New drone was an eagle eye at Perrysburg fire


LIME CITY — A new aerial assistant helped out at the Benchmark Restaurant fire last month.

In a department first, Perrysburg Township Dep. Fire Chief Jim Rodriguez brought along the department’s new drone to help out with a fire. He said it would be able to more quickly locate possible hot spots, and do it without endangering the firefighter’s lives.

Rodriquez was right.

“I actually got to use it. It’s a great tool, especially with that fire, it was three stories. It gave the deputy fire chief from Perrysburg a visual of what we were dealing with,” said Rodriguez, who is training as a drone pilot. “The fire potentially affected the structural integrity of the roof. It was an eagle eye on the scene.”

The Benchmark Restaurant is located on the first floor of a three-story building in the Town Center at Levis Commons.

Employees reported a fire in the kitchen on Jan. 4. They activated their hood suppression system and exited the building. Perrysburg fire crews were first on the scene, went inside the restaurant and extinguished the fire. When fire crews arrived, smoke could also be seen coming out of the roof. They were able to put water on the fire with master streams until ladder trucks arrived.

Also assisting the Perrysburg Fire Division were crews from Perrysburg Township, Maumee, Middleton Township and Rossford.

Investigators determined that the fire started inside the kitchen hood area and sent flames through a vent that went to the roof. Firefighters then had to confirm that the fire had not migrated to other sections of the building.

“When crews got to the scene there were reports of fire on the roof,” Rodriguez said. “We did have guys up there, on a ladder, but it’s a parapet roof, so it’s kind of hard to see. A parapet roof is a flat roof with a little wall that sticks up 2 or 3 feet, so (the fire) was on the other side of that and he couldn’t really see down where the fire was coming from. So it definitely gave us a bird’s eye view.”

HVAC workers, who designed the hood system, happened to be on scene. They watched the footage with Rodriguez and told him there were cleanouts for the hood system at the level of the second floor, on the other side of the building

“It made it that much easier to guide the crews to where they needed to be,” Rodriquez said. “The fire definitely made to the roof. It breached the roof and there was a hole in the roof. It potentially affected the structural integrity of the roof, that’s why we were keeping crews at bay.”

They eventually had crews go up on the roof.

“To actually get that visual, it was definitely a huge aid,” Rodriguez said. “Now I can understand (the situation) and help with the game plan a little bit better, especially with the ductwork guys looking over our shoulder and guiding us to where we had to go.”

With the four propellers folded in, the small drone almost fits in Rodriguez’s hand. It has a highly adjustable camera with live feed video capabilities. He can pilot the unit from his smartphone, but prefers the larger tablet sized video screen.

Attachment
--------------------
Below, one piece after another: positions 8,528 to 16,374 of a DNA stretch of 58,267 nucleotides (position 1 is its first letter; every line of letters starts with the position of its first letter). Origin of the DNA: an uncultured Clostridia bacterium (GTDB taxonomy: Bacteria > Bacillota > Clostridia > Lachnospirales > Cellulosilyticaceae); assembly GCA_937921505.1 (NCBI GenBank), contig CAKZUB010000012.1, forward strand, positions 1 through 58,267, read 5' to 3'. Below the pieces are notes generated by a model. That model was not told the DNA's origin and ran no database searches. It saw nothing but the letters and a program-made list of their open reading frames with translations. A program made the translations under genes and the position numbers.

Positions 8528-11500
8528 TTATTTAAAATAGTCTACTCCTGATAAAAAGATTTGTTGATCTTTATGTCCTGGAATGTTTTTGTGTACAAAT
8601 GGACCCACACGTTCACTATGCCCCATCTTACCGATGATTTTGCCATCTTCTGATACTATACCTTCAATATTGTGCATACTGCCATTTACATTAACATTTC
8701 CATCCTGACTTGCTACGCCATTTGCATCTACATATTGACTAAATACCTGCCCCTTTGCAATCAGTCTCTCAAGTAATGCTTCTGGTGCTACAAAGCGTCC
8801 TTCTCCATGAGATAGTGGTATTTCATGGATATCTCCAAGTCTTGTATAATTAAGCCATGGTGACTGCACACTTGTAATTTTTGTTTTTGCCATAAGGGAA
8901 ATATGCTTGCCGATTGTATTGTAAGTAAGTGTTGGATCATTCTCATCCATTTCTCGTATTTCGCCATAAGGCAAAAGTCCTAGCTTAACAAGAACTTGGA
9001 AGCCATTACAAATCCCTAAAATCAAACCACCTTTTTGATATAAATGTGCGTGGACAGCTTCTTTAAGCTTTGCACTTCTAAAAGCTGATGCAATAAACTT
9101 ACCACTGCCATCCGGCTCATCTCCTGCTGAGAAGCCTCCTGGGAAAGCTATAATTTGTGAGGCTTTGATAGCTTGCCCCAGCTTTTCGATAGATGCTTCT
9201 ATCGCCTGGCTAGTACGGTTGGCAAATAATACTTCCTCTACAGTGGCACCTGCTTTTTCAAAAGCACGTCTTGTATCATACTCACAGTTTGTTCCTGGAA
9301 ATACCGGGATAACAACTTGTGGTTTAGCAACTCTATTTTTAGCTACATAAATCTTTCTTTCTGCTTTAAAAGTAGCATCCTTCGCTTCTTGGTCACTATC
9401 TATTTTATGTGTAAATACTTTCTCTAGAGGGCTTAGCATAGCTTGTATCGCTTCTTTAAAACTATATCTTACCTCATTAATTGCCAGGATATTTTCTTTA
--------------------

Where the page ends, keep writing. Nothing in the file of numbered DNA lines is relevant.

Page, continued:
The Perrysburg Township Fire Department bought the $1,200 unit last year. The department is considering larger more advanced units, with infrared heat vision capabilities.

Rodriguez said that drones are in common use with many first responder units. The Wood County Sheriff’s Office has nine deputies licensed to fly their drones, he said.

Rodriguez is working on his license, but the drone they bought for the fire department is small enough that it doesn’t require one.

“The end goal is to move up to the next model up, one with heat vision, infrared,” he said. “It would definitely make it easier to find, when we’re doing search and rescues, to find the bodies, or doing fire scenes, and finding hotspots.”

The more advanced drones with heat vision also have night vision.

The sheriff’s deputies have given the department an open offer of help, but a firefight is a race.

“When I needed the drone, I needed it now,” Rodriguez said. “Here we got to see it right there, on the spot.”

He also sees potential uses for hazardous materials incidents.

“I’d much rather sacrifice a drone, to get some recon, than a rescuer,” Rodriguez said. “Also river rescues, that’s a potential. That’s a big scene there and it’s always moving.”

He said that in one rescue on the Maumee River, during a flood, they had an unusual situation where they were trying to get a canoer out of a tree. The department patrols more than 7 miles of the river and provides mutual aid to Maumee and Perrysburg.

“Obviously the drone won’t get him out of the tree, but it will help us find the victims a lot faster,” Rodriguez said. “And there are potentially more applications that we’re not thinking about, where it might come in handy.”

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